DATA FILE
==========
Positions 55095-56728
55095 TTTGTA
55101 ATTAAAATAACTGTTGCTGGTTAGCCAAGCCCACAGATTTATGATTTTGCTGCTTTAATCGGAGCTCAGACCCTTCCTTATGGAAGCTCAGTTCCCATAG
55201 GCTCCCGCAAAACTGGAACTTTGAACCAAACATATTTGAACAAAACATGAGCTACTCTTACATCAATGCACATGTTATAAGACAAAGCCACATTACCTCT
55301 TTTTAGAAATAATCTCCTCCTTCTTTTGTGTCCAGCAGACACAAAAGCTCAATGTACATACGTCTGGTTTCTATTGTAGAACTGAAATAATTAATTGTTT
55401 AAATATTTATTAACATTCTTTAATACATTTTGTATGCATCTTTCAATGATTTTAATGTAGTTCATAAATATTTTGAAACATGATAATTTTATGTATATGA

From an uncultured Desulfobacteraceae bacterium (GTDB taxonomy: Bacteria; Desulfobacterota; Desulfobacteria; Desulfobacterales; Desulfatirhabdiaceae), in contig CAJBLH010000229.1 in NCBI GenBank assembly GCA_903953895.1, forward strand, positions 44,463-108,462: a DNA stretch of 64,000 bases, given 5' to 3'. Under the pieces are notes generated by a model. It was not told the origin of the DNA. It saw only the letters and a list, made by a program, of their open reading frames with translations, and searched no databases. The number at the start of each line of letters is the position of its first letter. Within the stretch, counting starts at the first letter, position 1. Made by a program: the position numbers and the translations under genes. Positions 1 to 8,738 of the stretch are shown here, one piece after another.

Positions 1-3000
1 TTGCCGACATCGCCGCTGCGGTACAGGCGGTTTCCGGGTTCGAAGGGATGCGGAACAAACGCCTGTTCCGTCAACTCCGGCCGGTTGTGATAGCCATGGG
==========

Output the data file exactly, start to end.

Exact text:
Positions 55095-56728
55095 TTTGTA
55101 ATTAAAATAACTGTTGCTGGTTAGCCAAGCCCACAGATTTATGATTTTGCTGCTTTAATCGGAGCTCAGACCCTTCCTTATGGAAGCTCAGTTCCCATAG
55201 GCTCCCGCAAAACTGGAACTTTGAACCAAACATATTTGAACAAAACATGAGCTACTCTTACATCAATGCACATGTTATAAGACAAAGCCACATTACCTCT
55301 TTTTAGAAATAATCTCCTCCTTCTTTTGTGTCCAGCAGACACAAAAGCTCAATGTACATACGTCTGGTTTCTATTGTAGAACTGAAATAATTAATTGTTT
55401 AAATATTTATTAACATTCTTTAATACATTTTGTATGCATCTTTCAATGATTTTAATGTAGTTCATAAATATTTTGAAACATGATAATTTTATGTATATGA

From an uncultured Desulfobacteraceae bacterium (GTDB taxonomy: Bacteria; Desulfobacterota; Desulfobacteria; Desulfobacterales; Desulfatirhabdiaceae), in contig CAJBLH010000229.1 in NCBI GenBank assembly GCA_903953895.1, forward strand, positions 44,463-108,462: a DNA stretch of 64,000 bases, given 5' to 3'. Under the pieces are notes generated by a model. It was not told the origin of the DNA. It saw only the letters and a list, made by a program, of their open reading frames with translations, and searched no databases. The number at the start of each line of letters is the position of its first letter. Within the stretch, counting starts at the first letter, position 1. Made by a program: the position numbers and the translations under genes. Positions 1 to 8,738 of the stretch are shown here, one piece after another.

Positions 1-3000
1 TTGCCGACATCGCCGCTGCGGTACAGGCGGTTTCCGGGTTCGAAGGGATGCGGAACAAACGCCTGTTCCGTCAACTCCGGCCGGTTGTGATAGCCATGGG